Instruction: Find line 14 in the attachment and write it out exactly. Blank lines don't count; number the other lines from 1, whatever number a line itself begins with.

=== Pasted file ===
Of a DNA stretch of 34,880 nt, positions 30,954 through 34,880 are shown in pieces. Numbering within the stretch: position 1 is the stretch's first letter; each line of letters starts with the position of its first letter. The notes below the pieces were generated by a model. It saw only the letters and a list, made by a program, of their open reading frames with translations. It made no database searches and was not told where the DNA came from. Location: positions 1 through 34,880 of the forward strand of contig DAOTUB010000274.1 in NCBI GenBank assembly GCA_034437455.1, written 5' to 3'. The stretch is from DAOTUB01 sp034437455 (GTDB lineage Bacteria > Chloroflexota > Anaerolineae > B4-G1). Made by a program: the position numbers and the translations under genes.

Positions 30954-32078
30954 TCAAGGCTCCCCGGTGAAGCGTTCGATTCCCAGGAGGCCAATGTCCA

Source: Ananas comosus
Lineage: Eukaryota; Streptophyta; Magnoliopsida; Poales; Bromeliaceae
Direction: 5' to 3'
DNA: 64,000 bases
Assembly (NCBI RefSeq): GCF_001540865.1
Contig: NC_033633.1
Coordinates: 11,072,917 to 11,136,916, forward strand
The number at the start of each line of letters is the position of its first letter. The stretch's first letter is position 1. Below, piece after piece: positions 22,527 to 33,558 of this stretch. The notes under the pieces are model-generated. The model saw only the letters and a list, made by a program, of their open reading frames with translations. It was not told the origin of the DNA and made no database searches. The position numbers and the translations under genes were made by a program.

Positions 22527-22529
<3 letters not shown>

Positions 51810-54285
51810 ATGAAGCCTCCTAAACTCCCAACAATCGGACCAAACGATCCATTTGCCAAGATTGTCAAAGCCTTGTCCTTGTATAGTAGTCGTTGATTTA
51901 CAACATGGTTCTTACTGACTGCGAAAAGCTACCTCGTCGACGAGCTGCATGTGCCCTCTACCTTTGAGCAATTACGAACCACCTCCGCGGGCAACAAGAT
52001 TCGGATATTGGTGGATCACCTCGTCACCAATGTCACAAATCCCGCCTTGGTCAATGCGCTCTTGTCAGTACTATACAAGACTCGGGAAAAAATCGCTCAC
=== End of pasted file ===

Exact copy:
Positions 51810-54285